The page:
The Mangled Mobster
Wednesday, June 16, 1954
Construction on the new twenty-story building for Consolidated Security at the corner of Market and Montgomery is ahead of schedule, thanks to Henry and Pam. Nick is looking forward to his office on the nineteenth floor. The twentieth floor is designed to be a restaurant. He's hoping for French or Italian. Carter wants something with less garlic.
But then an unknown man falls from the top of the steel skeleton and things grind to a halt.
When Henry gets a late-night call warning him and Nick to not investigate, Mike takes action to protect them both but Nick gets a late-night visit from some wiseguys and it doesn't end well... for them.
That's just the beginning of a tale of mobsters, refugees, and The Old Poodle Dog that twists and turns its way to a thrilling conclusion.
In the end, it's an adventure for Nick, Carter, and the whole gang in the City we love the most: Baghdad By The Bay.
|Ebook Publication Date:||December 30, 2016|
|Paperback Page Count:||274|
|Paperback Publication Date:||January 25, 2017|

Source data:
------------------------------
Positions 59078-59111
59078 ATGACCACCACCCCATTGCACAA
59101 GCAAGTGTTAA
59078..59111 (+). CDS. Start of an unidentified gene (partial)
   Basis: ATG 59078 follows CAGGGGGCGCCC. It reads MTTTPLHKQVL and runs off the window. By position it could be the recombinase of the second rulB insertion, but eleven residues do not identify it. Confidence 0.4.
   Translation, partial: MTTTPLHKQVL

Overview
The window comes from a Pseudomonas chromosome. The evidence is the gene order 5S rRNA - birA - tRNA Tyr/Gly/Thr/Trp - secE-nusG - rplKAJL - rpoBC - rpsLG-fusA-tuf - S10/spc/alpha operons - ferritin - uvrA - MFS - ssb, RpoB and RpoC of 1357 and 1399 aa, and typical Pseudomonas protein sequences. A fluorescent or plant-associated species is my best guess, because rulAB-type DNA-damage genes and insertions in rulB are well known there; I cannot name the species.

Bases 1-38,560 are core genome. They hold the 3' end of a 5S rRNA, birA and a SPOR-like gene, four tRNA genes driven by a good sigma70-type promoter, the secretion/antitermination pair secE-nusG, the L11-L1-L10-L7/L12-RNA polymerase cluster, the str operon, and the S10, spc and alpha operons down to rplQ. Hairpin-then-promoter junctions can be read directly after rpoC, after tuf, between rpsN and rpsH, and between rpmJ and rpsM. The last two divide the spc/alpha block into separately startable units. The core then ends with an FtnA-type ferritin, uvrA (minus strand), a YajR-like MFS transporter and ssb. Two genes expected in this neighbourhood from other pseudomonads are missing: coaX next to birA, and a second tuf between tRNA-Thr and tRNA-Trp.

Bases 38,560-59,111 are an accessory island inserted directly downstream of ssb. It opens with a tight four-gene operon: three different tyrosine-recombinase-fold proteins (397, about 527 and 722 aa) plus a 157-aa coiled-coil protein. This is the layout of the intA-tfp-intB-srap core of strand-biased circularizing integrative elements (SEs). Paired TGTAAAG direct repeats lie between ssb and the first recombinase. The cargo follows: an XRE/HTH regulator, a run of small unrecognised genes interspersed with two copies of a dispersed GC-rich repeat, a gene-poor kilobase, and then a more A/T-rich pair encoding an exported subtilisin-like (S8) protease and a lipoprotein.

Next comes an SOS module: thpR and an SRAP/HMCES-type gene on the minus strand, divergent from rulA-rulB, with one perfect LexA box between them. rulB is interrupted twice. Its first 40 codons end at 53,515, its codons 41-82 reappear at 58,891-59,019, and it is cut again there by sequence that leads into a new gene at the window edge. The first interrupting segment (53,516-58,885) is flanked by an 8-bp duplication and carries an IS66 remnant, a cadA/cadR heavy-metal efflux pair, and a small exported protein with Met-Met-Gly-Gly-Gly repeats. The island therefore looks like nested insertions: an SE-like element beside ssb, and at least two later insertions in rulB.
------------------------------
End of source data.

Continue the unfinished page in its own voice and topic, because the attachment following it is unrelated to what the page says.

|Previous book in series:||#6 The Savage Son|
|Next book in series:||#8 The Iniquitous Investigator|
About The Series: A Nick Williams Mystery
In 1953, the richest homosexual in San Francisco is a private investigator.
Nick Williams lives in a modest bungalow with his fireman husband, a sweet fellow from Georgia by the name of Carter Jones.
Nick's gem of a secretary, Marnie Wilson, is worried that Nick isn't working enough. She knits a lot.
Jeffrey Klein, Esquire, is Nick's friend and lawyer. He represents the guys and gals who get caught in police raids in the Tenderloin.
Lt. Mike Robertson is Nick's first love and best friend. He's a good guy who's one hell of a cop.
The Unexpected Heiress is where their stories begin. Read along and fall in love with the City where cable cars climb halfway to the stars.
Long before the Summer of Love, pride parades down Market Street, and the fight for marriage equality, San Francisco was all about the Red Scare, F.B.I. investigations, yellow journalism run amok, and the ladies who play mahjong over tea.